Issuing a Taiwan eID is not what the Lai Cabinet should be doing now

Taiwan's eID (image courtesy of the NDC).

The Ministry of Interior is considering the introduction of an electronic identity card, the eID.

Its proponents say the eID will help Taiwan move toward digital government, but that should not depend on just one eID, since many advanced countries might have a digital government, even without having issued nationwide electronic identity documents.

A digital government needs to complete a significant number of important measures first, such as the integration of the process of how to digitalize the organization structure of civil servants and the provision of services to the public, which after so many years have still not been done well. The budget and resources reserved for the eID program should be devoted to those reforms which move the country toward a digital government putting efficacy first.

Which one should the government choose first, efficacy or effectiveness? Efficacy is about doing the right thing, effectiveness is doing things right.

At present, the Taiwan government budgets only for less than 1 percent civil servants specialized in information technology, and inside the massive household registration department, only a minority of IT personnel is managing information safety issues. Many IT-related tasks inside government are handed over to outside subcontractors, a significant number of who are either invested in by China or difficult for the government to investigate.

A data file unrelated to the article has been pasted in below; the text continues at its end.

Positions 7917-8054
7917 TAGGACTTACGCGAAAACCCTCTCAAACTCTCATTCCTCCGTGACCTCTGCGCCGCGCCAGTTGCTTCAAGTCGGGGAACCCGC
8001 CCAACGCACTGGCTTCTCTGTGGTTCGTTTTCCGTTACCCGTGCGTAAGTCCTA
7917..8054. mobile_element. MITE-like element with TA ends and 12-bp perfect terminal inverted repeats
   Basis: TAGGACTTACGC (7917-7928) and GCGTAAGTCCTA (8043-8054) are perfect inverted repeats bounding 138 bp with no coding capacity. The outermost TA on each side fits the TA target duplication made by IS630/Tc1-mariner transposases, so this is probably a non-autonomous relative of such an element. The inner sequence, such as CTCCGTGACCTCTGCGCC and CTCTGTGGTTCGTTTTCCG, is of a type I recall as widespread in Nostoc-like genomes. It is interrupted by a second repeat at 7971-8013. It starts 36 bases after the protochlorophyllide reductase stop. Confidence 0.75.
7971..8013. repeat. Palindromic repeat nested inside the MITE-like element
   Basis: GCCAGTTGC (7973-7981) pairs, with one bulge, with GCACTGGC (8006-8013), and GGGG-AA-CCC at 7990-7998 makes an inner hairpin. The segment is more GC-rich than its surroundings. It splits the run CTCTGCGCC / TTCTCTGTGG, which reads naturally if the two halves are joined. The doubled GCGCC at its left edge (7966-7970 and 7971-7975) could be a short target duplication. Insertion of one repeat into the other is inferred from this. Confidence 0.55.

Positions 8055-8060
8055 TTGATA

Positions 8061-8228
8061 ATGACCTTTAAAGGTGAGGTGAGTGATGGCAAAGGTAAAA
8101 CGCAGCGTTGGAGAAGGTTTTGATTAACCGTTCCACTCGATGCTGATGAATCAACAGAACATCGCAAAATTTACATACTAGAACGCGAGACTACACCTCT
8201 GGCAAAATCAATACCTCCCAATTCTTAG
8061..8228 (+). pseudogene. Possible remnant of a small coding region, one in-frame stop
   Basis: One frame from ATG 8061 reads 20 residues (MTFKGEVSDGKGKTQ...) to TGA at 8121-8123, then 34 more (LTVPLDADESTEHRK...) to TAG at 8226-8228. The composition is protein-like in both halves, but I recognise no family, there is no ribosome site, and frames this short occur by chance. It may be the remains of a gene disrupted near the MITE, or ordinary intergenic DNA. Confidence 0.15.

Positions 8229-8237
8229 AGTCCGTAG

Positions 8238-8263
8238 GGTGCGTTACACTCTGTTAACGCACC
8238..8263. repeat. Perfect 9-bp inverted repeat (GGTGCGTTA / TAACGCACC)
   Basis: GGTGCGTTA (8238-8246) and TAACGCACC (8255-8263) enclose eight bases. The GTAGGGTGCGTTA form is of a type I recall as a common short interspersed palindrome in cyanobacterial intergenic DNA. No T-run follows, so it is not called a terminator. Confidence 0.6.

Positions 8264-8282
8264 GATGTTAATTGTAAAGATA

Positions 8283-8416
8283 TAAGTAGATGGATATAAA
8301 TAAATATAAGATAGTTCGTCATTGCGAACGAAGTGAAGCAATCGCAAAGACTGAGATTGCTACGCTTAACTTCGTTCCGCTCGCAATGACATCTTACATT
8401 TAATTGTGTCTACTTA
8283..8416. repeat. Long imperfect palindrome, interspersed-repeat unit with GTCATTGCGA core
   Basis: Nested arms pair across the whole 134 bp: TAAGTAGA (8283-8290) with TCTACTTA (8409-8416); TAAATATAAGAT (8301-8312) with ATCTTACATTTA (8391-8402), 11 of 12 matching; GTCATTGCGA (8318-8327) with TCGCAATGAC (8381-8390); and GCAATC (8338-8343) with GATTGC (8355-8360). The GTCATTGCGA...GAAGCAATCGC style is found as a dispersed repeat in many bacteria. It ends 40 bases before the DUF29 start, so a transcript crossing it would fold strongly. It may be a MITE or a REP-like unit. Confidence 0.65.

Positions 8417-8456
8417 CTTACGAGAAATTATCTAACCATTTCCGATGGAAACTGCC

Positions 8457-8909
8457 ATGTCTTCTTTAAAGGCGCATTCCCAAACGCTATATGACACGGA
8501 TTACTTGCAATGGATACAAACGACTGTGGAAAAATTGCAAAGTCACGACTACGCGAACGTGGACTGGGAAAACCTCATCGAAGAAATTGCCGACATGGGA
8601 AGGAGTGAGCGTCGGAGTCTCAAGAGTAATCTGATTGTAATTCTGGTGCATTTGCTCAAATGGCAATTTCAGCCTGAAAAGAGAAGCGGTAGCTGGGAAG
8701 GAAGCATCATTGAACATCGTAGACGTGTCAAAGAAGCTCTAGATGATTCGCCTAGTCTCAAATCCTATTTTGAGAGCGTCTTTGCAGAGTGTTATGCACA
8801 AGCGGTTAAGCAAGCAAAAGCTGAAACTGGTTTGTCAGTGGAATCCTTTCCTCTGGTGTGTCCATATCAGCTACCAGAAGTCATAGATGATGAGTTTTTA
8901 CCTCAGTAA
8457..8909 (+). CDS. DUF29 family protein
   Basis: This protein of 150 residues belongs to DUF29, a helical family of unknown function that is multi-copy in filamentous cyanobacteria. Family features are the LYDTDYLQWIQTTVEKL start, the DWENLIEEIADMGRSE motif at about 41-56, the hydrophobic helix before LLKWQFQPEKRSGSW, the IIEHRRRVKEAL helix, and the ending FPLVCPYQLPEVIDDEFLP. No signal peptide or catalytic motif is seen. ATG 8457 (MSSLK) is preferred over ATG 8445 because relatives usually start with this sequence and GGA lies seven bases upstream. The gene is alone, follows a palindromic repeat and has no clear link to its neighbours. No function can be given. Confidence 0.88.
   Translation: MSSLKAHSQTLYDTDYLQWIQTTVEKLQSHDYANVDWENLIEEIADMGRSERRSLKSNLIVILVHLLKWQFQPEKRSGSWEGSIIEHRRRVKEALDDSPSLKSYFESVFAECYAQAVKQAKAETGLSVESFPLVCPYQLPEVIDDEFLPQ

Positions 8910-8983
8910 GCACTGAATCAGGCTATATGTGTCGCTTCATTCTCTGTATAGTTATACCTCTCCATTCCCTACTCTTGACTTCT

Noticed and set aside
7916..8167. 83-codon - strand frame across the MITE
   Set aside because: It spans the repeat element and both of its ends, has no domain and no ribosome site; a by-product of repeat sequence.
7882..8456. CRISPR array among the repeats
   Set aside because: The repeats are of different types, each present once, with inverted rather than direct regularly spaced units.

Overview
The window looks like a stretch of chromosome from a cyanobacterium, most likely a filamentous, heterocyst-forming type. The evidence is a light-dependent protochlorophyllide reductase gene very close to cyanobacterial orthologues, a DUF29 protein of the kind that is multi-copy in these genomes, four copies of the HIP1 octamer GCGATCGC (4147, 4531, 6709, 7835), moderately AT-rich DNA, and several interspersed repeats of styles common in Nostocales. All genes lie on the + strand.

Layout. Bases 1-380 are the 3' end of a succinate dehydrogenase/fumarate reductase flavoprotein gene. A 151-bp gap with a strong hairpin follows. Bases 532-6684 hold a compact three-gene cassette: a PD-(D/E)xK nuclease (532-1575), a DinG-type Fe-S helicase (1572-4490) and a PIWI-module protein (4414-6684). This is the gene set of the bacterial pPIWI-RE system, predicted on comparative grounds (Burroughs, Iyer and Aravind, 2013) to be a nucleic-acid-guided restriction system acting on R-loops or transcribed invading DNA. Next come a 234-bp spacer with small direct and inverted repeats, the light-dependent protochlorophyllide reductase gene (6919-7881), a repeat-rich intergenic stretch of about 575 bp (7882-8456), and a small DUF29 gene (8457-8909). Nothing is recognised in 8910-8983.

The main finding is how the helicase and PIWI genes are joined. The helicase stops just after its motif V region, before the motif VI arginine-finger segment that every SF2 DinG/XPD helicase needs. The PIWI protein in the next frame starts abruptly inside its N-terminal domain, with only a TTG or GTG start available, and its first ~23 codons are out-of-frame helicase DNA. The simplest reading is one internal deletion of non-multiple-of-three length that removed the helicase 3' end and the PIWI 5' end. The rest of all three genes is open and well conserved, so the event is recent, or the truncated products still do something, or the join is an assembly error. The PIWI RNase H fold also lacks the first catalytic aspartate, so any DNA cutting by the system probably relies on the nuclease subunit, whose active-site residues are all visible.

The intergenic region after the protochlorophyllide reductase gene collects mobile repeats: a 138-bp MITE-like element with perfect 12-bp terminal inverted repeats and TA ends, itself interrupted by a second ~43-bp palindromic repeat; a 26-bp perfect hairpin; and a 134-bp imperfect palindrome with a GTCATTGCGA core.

Issuing eID cards can boost some sectors of the economy, but they are not irreplaceable. Until national security issues for the digital government such as the just deployment of IT personnel, the safe management of staff related to the eID, human rights and privacy have become possible to resolve, the government should not issue electronic identity cards.

Do those countries which have already launched eID have as many domestic and external enemies or conspirators against the national identity as Taiwan?

Looking at the issue in general, as long as the Taiwanese government in the current phase and the environment in Taiwan do not fulfill preconditions to safeguard “information safety,” then it should not be issuing electronic identity cards to be used by the public.

(Luis Ko is the chairman of the Digital Taiwan Roundtable and of Openfind Information Technology Inc.)